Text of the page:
C.LEE:  One Easter Sunday I snipped that little black elastic band on her Easter hat. Well, she wouldn't listen to her Big Sister and wear that stupid elastic under her hair like I told her. No. She insisted on putting it under her chin! How could I go to church with my sister looking like a dork? Dork was the teen word at the time for Geek. Man, did she scream! I thought it was funny, but nobody else saw the humor. I don't know if she even remembers. Guess I should ask.

Well. Compared to some of the things I've heard and seen, that's not so bad!!! I think she will forgive you! What is something you never tell your sister, but you should?

C. LEE:  Wow. That's hard. I've told her how proud I am of her accomplishments. She returned to college after several years as an office manager for a doctor and earned an MA at UC Berkeley. That was awesome. Then she worked her way into the hospital and a great career in something she really loves. I've told her how much I admire her for what she's done, but maybe I should do that more often. Maybe it's a case of more would be better.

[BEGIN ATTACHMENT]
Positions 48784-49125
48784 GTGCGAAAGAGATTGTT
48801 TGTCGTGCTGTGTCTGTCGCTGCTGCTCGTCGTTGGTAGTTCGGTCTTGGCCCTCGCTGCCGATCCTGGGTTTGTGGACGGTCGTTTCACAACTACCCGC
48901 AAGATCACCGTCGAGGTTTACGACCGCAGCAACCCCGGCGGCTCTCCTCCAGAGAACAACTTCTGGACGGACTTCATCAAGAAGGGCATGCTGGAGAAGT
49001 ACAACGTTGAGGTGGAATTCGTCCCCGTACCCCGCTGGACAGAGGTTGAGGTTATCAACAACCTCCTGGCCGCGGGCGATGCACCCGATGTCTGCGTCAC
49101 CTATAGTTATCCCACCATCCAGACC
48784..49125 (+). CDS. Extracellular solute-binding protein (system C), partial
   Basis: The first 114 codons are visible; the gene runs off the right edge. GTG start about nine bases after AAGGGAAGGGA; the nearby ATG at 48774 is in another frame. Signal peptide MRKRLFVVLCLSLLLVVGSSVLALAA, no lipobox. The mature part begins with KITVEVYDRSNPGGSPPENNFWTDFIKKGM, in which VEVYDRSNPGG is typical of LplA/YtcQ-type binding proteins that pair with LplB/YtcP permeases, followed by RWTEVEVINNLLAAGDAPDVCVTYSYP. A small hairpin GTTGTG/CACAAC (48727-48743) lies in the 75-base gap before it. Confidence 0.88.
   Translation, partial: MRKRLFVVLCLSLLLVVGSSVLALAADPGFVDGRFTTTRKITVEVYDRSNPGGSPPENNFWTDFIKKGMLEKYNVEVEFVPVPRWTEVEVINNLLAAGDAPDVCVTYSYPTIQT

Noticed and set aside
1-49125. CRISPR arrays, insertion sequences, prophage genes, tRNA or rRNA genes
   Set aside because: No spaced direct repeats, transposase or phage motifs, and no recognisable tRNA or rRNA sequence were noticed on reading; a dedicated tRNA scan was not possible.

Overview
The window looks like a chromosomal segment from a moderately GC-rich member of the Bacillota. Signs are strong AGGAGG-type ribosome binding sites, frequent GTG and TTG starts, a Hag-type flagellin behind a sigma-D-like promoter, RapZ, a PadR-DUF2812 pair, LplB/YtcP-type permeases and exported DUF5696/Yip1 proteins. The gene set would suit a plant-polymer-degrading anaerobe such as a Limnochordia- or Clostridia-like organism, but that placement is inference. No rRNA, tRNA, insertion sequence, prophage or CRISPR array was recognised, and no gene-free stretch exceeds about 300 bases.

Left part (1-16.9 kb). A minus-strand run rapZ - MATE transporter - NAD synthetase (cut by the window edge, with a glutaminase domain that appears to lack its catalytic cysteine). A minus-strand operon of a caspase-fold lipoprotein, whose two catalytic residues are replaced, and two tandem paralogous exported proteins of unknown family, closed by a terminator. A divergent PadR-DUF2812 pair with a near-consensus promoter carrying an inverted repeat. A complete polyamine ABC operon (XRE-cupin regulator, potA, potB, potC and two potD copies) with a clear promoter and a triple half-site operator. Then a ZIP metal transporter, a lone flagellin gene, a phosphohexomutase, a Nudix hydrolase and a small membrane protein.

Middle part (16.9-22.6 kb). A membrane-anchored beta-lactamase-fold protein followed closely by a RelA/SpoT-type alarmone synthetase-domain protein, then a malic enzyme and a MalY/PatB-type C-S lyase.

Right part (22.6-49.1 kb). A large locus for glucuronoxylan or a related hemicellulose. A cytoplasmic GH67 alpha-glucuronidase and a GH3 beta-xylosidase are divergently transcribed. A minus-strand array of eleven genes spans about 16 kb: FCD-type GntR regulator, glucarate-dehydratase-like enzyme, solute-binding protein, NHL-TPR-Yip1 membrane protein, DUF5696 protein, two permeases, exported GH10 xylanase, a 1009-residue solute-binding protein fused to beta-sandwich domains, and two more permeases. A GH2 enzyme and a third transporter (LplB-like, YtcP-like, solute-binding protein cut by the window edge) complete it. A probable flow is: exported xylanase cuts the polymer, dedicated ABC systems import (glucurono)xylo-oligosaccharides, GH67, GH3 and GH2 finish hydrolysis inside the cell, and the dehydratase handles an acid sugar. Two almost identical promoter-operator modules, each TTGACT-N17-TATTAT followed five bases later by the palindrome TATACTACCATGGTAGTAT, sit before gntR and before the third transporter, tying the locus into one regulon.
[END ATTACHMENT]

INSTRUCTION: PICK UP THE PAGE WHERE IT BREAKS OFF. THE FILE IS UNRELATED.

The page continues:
Or, maybe she knows. Sometimes we don`t have to say it over and over, for it to be known, but how nice that you have such respect for her! How does your sister feel about having an "author sister?"

C. LEE:   She's probably wondering what in the world I'm thinking, but she doesn't say so. She's been supportive by coming to my first book launch and has given thoughtful book gifts that I've enjoyed and that have been helpful in this journey I'm on.

Yay for sister support! Well. Nine years is a pretty big difference when you`re young, but it sounds like you and your sister have worked out a great relationship that works for you.
C.Lee and her sister

Native Californian C. Lee McKenzie has always been a writer. But she's also been a university professor and administrator, and for five years, she wrote and published a newsletter for university professors. She's published articles on linguistics and intercultural communication, as well as on general magazine topics. Her fiction and nonfiction for young readers has been published in the award-winning e-zine, Stories for Children, and Crow Toes Quarterly has published her ghostly tales. Writing for teenagers keeps Lee in touch with young members of her family, and lets her revisit those wonderful teen years when everything is possible. When she isn't writing, Lee hikes in the Santa Cruz Mountains in Los Gatos, California.